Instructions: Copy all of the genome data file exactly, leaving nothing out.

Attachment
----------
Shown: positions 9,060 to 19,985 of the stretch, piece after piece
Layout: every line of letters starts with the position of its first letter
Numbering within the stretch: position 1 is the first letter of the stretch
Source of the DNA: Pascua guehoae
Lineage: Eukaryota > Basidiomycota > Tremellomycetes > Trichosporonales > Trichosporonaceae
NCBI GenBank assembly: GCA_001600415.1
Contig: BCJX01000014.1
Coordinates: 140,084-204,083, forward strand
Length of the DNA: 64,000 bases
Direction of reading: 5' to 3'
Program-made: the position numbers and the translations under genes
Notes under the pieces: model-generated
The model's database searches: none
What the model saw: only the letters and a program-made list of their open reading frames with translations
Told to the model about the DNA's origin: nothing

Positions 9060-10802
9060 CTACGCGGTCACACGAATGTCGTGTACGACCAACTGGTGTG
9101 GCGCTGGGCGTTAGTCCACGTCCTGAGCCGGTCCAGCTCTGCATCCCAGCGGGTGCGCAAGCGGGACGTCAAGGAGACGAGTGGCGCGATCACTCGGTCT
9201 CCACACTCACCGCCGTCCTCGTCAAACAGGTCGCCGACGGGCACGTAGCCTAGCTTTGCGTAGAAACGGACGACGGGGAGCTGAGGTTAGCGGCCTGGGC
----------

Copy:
Shown: positions 9,060 to 19,985 of the stretch, piece after piece
Layout: every line of letters starts with the position of its first letter
Numbering within the stretch: position 1 is the first letter of the stretch
Source of the DNA: Pascua guehoae
Lineage: Eukaryota > Basidiomycota > Tremellomycetes > Trichosporonales > Trichosporonaceae
NCBI GenBank assembly: GCA_001600415.1
Contig: BCJX01000014.1
Coordinates: 140,084-204,083, forward strand
Length of the DNA: 64,000 bases
Direction of reading: 5' to 3'
Program-made: the position numbers and the translations under genes
Notes under the pieces: model-generated
The model's database searches: none
What the model saw: only the letters and a program-made list of their open reading frames with translations
Told to the model about the DNA's origin: nothing

Positions 9060-10802
9060 CTACGCGGTCACACGAATGTCGTGTACGACCAACTGGTGTG
9101 GCGCTGGGCGTTAGTCCACGTCCTGAGCCGGTCCAGCTCTGCATCCCAGCGGGTGCGCAAGCGGGACGTCAAGGAGACGAGTGGCGCGATCACTCGGTCT
9201 CCACACTCACCGCCGTCCTCGTCAAACAGGTCGCCGACGGGCACGTAGCCTAGCTTTGCGTAGAAACGGACGACGGGGAGCTGAGGTTAGCGGCCTGGGC